“Not with that thing in the air. Find cover on the ground. Triplets will watch the road. I need you to help Curro with the ladies and hustle them into the boat when it arrives. We need to vacate the premises right fucking now.”

“Speaking of the ladies …” I started climbing down.

Curro’s soft Spanish lilt came over the radio. “The ladies are here under the dome with me. Daughter’s a little scared, but Mom’s got it under control. We’re ready when you are.”

Curro was hunkered down under a tiny thermal-masking pop-up in a clump of trees some twenty five meters away from the shore. The “ladies” were our objective for this run: the wife and young daughter of a Ukrainian micro-robotics engineer who’d gone over the wire to Microsoft International. Somehow the Americans had finagled our services from Dawson Hull, our usual employer, and that’s why we were hiding with his family by an abandoned fishing pier on the Latvian coast on a winter night being chased by Russian security.

Now I know DH hadn’t grown a conscience and gotten all family friendly. There must have been some heavy boardroom deals to send us on an errand for the Americans, but our swift and silent extraction had turned into a smash and grab, so it wasn’t the best time to speculate on corporate relations. Our immediate concern was to get them – and us – out safe.

My boots touched gravel and a siren started wailing in the distance. Security at the RSC Energia campus must have checked the apartment and connected the dots. I jogged away from the crane, keeping an eye on the road. “The Ravens up?”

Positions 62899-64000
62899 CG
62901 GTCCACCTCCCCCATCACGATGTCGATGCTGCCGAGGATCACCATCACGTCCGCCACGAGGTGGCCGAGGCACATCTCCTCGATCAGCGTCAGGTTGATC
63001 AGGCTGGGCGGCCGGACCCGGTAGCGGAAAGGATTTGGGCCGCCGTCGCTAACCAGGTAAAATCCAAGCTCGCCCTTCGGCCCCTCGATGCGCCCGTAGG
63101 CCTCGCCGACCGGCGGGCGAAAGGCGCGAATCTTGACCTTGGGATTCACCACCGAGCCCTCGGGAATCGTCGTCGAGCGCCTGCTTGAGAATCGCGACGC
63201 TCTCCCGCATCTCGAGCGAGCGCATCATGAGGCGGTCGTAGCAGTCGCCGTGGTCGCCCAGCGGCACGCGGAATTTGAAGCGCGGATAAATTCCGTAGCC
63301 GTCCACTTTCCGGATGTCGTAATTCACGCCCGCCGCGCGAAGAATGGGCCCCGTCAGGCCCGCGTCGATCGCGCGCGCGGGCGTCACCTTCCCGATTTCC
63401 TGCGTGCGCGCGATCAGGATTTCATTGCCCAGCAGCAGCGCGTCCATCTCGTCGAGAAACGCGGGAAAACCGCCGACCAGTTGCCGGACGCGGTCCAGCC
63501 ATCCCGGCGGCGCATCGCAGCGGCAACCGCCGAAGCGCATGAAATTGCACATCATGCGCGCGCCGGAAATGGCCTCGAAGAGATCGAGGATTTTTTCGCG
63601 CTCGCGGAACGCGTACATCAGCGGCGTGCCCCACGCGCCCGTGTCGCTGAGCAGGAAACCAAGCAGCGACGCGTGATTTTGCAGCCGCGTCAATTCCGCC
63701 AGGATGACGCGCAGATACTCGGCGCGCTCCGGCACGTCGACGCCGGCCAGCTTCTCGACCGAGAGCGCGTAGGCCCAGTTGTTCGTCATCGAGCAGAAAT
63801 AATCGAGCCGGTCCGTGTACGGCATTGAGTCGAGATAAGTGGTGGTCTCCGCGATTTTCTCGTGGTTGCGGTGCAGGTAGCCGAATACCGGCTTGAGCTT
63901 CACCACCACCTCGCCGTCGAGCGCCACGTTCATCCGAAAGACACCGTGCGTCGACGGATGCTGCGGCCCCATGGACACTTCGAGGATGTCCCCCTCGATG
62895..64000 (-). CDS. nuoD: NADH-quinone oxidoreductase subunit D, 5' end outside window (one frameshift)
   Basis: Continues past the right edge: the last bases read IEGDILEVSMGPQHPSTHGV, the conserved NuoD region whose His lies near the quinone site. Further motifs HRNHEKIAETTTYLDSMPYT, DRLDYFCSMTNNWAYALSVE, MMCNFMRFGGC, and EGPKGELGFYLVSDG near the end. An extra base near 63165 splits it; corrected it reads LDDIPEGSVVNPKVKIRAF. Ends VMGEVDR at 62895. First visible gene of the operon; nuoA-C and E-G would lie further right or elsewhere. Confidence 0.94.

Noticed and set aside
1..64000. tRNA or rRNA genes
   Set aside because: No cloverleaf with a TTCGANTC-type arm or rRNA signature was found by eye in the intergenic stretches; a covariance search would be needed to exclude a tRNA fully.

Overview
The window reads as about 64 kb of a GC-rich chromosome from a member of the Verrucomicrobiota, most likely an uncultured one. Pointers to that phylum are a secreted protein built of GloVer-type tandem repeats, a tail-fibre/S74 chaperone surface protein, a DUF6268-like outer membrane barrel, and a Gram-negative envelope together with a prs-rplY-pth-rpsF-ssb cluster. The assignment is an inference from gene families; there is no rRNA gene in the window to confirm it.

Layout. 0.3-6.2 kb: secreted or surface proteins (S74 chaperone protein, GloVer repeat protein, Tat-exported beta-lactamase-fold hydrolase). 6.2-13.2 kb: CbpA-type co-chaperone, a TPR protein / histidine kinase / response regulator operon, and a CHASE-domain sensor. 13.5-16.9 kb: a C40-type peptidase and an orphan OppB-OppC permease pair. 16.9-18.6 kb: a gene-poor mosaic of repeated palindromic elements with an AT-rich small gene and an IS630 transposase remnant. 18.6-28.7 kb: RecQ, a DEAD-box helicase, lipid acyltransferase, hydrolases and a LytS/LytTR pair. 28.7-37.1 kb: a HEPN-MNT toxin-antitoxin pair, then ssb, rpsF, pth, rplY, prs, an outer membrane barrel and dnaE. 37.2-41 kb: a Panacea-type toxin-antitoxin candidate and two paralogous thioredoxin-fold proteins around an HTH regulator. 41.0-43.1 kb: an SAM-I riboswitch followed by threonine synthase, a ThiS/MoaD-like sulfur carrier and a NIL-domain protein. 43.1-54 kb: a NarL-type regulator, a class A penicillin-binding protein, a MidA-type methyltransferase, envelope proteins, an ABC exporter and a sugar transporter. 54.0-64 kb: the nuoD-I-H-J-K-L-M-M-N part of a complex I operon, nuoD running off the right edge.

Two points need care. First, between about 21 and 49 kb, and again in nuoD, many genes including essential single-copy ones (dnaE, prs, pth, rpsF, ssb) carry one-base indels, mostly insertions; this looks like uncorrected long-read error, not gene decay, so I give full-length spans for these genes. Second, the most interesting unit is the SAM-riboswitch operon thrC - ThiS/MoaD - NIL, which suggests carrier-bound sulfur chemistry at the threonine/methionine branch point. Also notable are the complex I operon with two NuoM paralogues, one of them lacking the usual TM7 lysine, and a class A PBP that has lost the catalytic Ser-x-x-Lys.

“Oh yeah, ” Poet9 breathed. “All three. Carrying surprises, too.”

I knelt behind a small tin-roofed shed near the longest of the three piers. “Not again.” I heard Tam say.

“You’ll love it. Pure genius.” Poet9 answered.

“So where’s our ride?” I asked.

“Coming. I sent the ready signal.” I could almost hear Tam’s finger stroking the trigger.

“Oh, muy bueno” Poet9 snorted. “Can anyone say ‘blue screen of doom’? DH should have let us do our own exit, instead of relying on the Microsofties. We have a perfectly good STAB of our —”

“You’re not helping.” Tam interrupted. “Curro, I’ll call once we see the boat. Stay under wraps until then. No heroics.”

“Si.” He answered.

I had just found a decent spot out of the knifing wind when Cottontail’s voice sounded out. “Contact. Two vehicles approaching on the dirt road. One truck and one SUV.”

“Raven Two has three more vehicles less than five minutes behind ’em.” Poet9 added.

Tam was already up and sprinting toward the Triplets. “Activate mines. Engage vehicles when ready,” he said crisply. “Poet, maintain the Raven feeds. Jace, be ready for that boat.”

“Roger that.”

Tam vanished into the tree line and I ran to a small rise next to a garage. More like a trash pile, it wasn’t the best position, but it gave me a little height, and some sickly scrub brush provided a hint of cover. Most important, I had a clear shot up the road. I watched Poet9, his massive Walther in one hand, lug the Raven’s Boss Box over to where Curro was hiding, then I flicked on my rifle’s optics and sighted on the approaching headlights.